Loren Rieseberg

Wall Associate









Geographic Location

Loren Rieseberg

The Rieseberg lab integrates high-throughput genomic methods, bioinformatics, ecological experiments, and evolutionary theory to study the genetics of speciation, adaptation, domestication, and weed evolution. Our primary research interest concerns how new species arise – one of the most fundamental questions in biology. Much of this work focuses on how reproductive barriers arise in the sunflower genus Helianthus, but we also analyze patterns of variation in other plant and animal groups to make more general conclusions about speciation.

Co-Principal Investigator Awards

Hannah Wittman – International Research Roundtables – 2019

Two of the most pressing challenges of the twenty-first century are to improve global food security and more effectively conserve biodiversity.  Food security and biodiversity conservation are intimately connected through agriculture, which is widely recognized as a driver of biodiversity decline. However, the multi-scalar relationships affecting the achievement of both food security and biodiversity conservation are still not fully understood, and assessment frameworks often assume that food security and biodiversity conservation are ‘competing goals’ that must inherently trade-off.  The Emerging Research Cluster for Diversified Agroecosystems (2018) uses ecological, social, and economic and systems analysis perspectives for integrated research on sustainable agriculture and food systems.  Our aim is to develop and implement monitoring protocols to examine the trade-offs and synergies in social and ecosystem services in diversified agroecosystems.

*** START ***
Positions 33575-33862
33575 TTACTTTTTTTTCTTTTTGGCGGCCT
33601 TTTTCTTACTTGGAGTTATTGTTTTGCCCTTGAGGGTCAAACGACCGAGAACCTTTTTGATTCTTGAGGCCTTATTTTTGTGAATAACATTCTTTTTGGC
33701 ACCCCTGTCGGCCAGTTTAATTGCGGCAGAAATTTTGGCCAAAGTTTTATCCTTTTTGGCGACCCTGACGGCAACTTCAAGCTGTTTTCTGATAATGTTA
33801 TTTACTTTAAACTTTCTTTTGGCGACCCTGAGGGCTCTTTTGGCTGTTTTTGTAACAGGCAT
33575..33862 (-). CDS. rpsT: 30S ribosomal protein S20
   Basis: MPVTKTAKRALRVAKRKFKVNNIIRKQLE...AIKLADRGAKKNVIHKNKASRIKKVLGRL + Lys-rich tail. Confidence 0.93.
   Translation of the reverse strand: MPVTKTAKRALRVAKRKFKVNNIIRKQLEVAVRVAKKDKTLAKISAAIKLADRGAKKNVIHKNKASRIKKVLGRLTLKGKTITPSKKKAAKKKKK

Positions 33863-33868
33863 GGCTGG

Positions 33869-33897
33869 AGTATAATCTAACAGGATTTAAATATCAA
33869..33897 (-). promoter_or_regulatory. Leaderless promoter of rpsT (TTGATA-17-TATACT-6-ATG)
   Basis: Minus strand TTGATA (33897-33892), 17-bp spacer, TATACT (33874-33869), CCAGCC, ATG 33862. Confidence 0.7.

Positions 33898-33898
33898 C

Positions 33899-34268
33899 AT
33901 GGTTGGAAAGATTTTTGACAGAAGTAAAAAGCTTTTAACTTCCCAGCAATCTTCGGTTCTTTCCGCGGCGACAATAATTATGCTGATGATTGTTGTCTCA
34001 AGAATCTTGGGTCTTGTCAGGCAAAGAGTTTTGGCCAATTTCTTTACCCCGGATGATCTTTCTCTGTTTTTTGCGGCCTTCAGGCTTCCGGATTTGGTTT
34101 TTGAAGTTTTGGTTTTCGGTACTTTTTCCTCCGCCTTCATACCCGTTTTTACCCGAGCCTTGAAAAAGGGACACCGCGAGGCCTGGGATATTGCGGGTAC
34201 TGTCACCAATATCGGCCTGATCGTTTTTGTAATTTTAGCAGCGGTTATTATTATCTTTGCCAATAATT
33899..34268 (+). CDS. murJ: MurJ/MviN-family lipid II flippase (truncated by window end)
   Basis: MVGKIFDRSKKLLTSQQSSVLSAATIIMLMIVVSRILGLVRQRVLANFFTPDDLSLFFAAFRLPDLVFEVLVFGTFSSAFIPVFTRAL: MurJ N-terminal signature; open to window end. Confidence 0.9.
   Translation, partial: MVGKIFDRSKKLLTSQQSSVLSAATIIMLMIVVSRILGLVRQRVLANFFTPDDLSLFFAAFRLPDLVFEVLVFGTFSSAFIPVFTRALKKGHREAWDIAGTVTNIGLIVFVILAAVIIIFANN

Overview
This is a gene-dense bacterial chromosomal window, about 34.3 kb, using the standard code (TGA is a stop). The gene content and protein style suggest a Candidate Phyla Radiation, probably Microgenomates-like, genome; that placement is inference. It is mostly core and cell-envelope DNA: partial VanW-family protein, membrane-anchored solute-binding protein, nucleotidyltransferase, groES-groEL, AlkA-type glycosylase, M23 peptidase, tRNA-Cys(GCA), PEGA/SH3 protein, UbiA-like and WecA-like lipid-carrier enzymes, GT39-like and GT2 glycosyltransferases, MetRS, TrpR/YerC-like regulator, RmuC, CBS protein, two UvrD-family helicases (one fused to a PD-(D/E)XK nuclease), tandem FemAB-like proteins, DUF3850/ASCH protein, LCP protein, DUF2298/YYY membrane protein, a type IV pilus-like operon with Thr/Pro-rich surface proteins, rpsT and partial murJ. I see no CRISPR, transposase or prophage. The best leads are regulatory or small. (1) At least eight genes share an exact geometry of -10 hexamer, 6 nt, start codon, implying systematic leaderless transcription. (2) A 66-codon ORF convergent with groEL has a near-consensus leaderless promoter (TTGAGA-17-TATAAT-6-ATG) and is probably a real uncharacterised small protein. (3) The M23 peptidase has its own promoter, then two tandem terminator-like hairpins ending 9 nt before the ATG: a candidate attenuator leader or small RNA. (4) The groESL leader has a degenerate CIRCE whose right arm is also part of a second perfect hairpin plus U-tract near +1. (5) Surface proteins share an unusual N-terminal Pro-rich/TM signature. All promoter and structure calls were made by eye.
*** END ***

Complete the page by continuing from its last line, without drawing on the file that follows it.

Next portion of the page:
This Roundtable will assess and advance a synthesis and research agenda focused more specifically on innovations for agroecosystem monitoring at the intersection of food security and biodiversity.

Harriett Friedmann – International Visiting Research Scholars – 2018